Monday, August 25, 2014
As Young Vets, following Royal Veterinary College students in their final year, screens on BBC2, a UK-wide survey of vets reveals that 83% of student vets would definitely choose to be a vet again, with less than 1% saying they would not take the same career path.
However, as young vets move from their studies into practice, the British Veterinary Association (BVA)'s Voice of the Veterinary Profession survey suggests that young vets may need support as the reality of working in practice kicks in.
The Voice of the Veterinary Profession survey shows:
- 83% of student vets when asked "Knowing what you know now, would you choose to pursue a career as a vet again?", said "Yes, I would still choose to be a vet."
- Less than 1% of student vets responded "No, I would not still choose to be a vet."
However, moving from university life into veterinary practice throws up a series of challenges, which include:
- Isolation - moving away from family and friends and university colleagues
- Lower wages than professions that require similar training and now with increasing student debt
- Long hours, which can include additional nights and weekends
- A shortfall between career expectations and professional reality
These concerns, among others, seem to be reflected in further Voice of the Veterinary Profession survey findings:
- Among 26-34 year olds, 21% of respondents when asked "Knowing what you know now, would you choose to pursue a career as a vet again?" answered "No, I would not still choose to be a vet."
- A further 32% of 26-34 year olds answered they were not sure that they would still choose to be a vet.
- Of the 26-34 year olds who responded "No, I would not still choose to be a vet," over half cites poor pay compared to equivalent professions as one explanation for their answer. A similar proportion also cites long hours or poor work life balance.
BVA has introduced a number of initiatives to help meet these challenges. These include the Young Vet Network, which provides additional support and services to BVA members in their final year of study and the first eight years after graduation.
BVA President, Robin Hargreaves, commented:
"We see the commitment and enthusiasm of young people during their studies and training for the veterinary profession and this is reflected in the findings of the BVA Voice of the Veterinary Profession survey. Young people enter the profession because they care about animals and their owners and are prepared to go through very tough studies and training to achieve their dream of becoming a vet. But we know that the reality of the profession can be different from expectations as a student.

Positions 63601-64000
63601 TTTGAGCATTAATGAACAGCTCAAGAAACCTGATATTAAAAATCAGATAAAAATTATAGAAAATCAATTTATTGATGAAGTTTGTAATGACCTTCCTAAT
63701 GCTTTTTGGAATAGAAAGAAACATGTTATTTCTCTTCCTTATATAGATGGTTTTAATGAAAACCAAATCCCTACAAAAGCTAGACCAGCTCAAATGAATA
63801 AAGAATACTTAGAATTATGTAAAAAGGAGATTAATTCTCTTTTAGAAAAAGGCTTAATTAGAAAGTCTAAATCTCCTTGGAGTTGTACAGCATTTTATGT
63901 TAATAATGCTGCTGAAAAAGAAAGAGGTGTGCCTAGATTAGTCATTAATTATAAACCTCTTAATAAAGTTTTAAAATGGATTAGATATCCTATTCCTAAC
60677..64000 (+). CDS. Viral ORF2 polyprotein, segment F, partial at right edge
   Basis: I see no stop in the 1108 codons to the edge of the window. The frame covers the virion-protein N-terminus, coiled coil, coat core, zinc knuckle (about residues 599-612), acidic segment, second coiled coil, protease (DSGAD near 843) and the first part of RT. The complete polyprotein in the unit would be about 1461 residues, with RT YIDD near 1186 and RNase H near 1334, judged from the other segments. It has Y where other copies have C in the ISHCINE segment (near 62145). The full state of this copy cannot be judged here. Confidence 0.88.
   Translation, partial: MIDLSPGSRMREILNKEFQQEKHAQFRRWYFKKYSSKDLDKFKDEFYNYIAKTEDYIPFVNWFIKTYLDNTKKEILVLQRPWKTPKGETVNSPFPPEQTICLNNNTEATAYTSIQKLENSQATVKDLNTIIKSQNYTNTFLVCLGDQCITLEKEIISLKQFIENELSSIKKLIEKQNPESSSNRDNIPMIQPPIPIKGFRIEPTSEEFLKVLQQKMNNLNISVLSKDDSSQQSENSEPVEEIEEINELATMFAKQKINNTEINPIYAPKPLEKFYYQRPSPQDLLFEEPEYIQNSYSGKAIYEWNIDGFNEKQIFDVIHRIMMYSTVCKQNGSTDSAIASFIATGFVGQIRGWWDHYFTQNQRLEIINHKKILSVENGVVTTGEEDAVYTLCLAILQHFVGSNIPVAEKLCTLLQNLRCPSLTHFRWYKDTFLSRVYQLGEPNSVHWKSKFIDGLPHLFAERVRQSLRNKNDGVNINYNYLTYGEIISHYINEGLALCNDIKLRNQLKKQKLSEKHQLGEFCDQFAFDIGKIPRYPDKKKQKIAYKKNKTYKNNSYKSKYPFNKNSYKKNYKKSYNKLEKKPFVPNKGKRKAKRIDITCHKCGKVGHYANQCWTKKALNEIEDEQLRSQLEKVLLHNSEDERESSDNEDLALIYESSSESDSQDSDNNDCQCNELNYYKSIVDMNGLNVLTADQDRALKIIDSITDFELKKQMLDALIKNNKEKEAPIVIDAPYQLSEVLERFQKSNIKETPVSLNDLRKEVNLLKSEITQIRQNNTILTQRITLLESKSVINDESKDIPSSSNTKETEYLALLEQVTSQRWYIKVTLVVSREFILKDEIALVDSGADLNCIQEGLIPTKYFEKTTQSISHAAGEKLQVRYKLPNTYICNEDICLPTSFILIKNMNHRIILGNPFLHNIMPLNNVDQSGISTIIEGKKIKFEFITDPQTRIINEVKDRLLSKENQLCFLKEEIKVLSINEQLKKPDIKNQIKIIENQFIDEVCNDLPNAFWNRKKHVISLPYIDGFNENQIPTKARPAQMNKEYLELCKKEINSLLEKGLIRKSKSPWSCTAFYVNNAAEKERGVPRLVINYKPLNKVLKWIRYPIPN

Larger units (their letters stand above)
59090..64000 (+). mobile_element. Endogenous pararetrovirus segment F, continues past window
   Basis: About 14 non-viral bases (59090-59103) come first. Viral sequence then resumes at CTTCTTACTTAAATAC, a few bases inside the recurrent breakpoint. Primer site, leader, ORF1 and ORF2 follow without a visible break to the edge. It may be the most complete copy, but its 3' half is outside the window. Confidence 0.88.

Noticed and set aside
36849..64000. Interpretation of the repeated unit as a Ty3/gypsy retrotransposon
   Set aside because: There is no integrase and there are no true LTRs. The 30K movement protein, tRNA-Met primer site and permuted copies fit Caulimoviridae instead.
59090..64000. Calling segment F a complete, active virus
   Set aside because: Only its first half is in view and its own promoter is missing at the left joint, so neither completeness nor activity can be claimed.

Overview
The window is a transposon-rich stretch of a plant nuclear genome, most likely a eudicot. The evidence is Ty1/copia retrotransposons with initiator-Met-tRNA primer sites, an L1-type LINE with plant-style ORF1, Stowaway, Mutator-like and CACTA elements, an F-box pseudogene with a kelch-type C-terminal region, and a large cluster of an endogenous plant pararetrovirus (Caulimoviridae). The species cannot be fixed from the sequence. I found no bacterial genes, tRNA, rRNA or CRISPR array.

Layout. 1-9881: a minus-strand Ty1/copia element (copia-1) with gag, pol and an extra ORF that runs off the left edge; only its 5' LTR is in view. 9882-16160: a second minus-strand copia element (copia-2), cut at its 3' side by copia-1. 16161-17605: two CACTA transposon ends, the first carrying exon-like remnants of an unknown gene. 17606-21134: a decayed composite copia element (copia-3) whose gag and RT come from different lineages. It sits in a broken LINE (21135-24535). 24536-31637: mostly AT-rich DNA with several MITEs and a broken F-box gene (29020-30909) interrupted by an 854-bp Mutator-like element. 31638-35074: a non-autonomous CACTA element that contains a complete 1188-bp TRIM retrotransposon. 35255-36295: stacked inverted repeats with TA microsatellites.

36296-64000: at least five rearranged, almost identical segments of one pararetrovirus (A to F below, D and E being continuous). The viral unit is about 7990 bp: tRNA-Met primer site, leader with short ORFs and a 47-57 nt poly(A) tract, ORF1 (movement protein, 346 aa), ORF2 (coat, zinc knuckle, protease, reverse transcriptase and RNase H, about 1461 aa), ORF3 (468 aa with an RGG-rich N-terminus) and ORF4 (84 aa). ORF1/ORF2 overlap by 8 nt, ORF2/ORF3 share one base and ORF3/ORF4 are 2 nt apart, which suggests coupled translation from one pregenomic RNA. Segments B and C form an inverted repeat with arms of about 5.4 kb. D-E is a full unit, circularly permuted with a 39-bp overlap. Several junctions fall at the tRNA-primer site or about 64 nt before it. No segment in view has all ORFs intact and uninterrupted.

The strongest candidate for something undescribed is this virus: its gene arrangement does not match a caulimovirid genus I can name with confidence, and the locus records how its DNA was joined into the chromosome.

"There are pressures on young vets in their early careers. They work long hours - which increase significantly when on call - in a job where there is a very high level of responsibility and the emotional and financial investment of clients in their animals can be vast. Vets starting out in practice will almost inevitably need to move away from family and friends and will possibly be the only recent graduate in that practice, having to deal with those long hours and clients' expectations without their support network near them. In addition, the career they envisaged for themselves as a vet when they started at university may not be as easy to achieve or as clear cut as they had hoped. For example, there remains a shortfall of equine practice places available for graduate vets who would like to work in this area.
"BVA is committed to supporting vets throughout their careers and in helping young vets starting out to meet the early challenges and go on to a rewarding career in this wonderful profession. We are already making significant strides here, with initiatives such as the BVA Young Vet Network. We are also working to emphasise the full range of opportunities on offer to graduate vets, including work in research, government and industry, as well as traditional practice. BVA wants to break down the barriers to professional mobility for veterinary surgeons through events such as the BVA Careers Fair which showcases a range of career opportunities.
"More needs to be done. This includes working with schools and universities at the very start of young vets' careers to ensure they are aware of the challenges ahead and to support them to develop the resilience to deal with those challenges and continue to enjoy and contribute to the profession we love."
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